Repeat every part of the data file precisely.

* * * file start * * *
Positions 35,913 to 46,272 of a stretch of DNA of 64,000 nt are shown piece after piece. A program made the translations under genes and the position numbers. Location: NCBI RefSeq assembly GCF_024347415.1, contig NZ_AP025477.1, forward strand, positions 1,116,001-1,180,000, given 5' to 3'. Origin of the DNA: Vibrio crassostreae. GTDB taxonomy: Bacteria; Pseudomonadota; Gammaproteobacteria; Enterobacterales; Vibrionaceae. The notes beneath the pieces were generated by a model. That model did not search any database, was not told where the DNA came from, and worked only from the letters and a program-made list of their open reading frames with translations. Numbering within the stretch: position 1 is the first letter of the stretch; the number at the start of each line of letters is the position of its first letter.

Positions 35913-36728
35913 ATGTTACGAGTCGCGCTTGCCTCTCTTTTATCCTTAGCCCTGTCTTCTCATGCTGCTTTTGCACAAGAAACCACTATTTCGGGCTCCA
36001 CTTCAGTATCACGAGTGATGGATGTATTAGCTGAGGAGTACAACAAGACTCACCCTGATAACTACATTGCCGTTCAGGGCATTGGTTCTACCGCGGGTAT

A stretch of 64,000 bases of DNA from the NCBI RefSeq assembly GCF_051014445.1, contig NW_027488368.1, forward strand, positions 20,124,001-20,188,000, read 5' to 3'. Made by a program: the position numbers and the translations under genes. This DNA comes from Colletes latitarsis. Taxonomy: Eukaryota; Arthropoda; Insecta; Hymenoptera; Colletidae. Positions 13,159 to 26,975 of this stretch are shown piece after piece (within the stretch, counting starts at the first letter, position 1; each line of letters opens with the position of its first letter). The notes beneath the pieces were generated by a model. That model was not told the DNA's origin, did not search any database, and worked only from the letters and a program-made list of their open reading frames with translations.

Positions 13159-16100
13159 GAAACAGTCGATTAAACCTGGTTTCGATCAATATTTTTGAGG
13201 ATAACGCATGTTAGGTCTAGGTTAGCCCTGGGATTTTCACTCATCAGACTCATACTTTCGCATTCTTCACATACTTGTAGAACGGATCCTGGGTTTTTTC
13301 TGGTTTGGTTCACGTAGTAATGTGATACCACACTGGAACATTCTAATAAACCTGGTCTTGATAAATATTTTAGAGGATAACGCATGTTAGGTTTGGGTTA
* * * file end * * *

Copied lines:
Positions 35,913 to 46,272 of a stretch of DNA of 64,000 nt are shown piece after piece. A program made the translations under genes and the position numbers. Location: NCBI RefSeq assembly GCF_024347415.1, contig NZ_AP025477.1, forward strand, positions 1,116,001-1,180,000, given 5' to 3'. Origin of the DNA: Vibrio crassostreae. GTDB taxonomy: Bacteria; Pseudomonadota; Gammaproteobacteria; Enterobacterales; Vibrionaceae. The notes beneath the pieces were generated by a model. That model did not search any database, was not told where the DNA came from, and worked only from the letters and a program-made list of their open reading frames with translations. Numbering within the stretch: position 1 is the first letter of the stretch; the number at the start of each line of letters is the position of its first letter.

Positions 35913-36728
35913 ATGTTACGAGTCGCGCTTGCCTCTCTTTTATCCTTAGCCCTGTCTTCTCATGCTGCTTTTGCACAAGAAACCACTATTTCGGGCTCCA
36001 CTTCAGTATCACGAGTGATGGATGTATTAGCTGAGGAGTACAACAAGACTCACCCTGATAACTACATTGCCGTTCAGGGCATTGGTTCTACCGCGGGTAT

A stretch of 64,000 bases of DNA from the NCBI RefSeq assembly GCF_051014445.1, contig NW_027488368.1, forward strand, positions 20,124,001-20,188,000, read 5' to 3'. Made by a program: the position numbers and the translations under genes. This DNA comes from Colletes latitarsis. Taxonomy: Eukaryota; Arthropoda; Insecta; Hymenoptera; Colletidae. Positions 13,159 to 26,975 of this stretch are shown piece after piece (within the stretch, counting starts at the first letter, position 1; each line of letters opens with the position of its first letter). The notes beneath the pieces were generated by a model. That model was not told the DNA's origin, did not search any database, and worked only from the letters and a program-made list of their open reading frames with translations.

Positions 13159-16100
13159 GAAACAGTCGATTAAACCTGGTTTCGATCAATATTTTTGAGG
13201 ATAACGCATGTTAGGTCTAGGTTAGCCCTGGGATTTTCACTCATCAGACTCATACTTTCGCATTCTTCACATACTTGTAGAACGGATCCTGGGTTTTTTC
13301 TGGTTTGGTTCACGTAGTAATGTGATACCACACTGGAACATTCTAATAAACCTGGTCTTGATAAATATTTTAGAGGATAACGCATGTTAGGTTTGGGTTA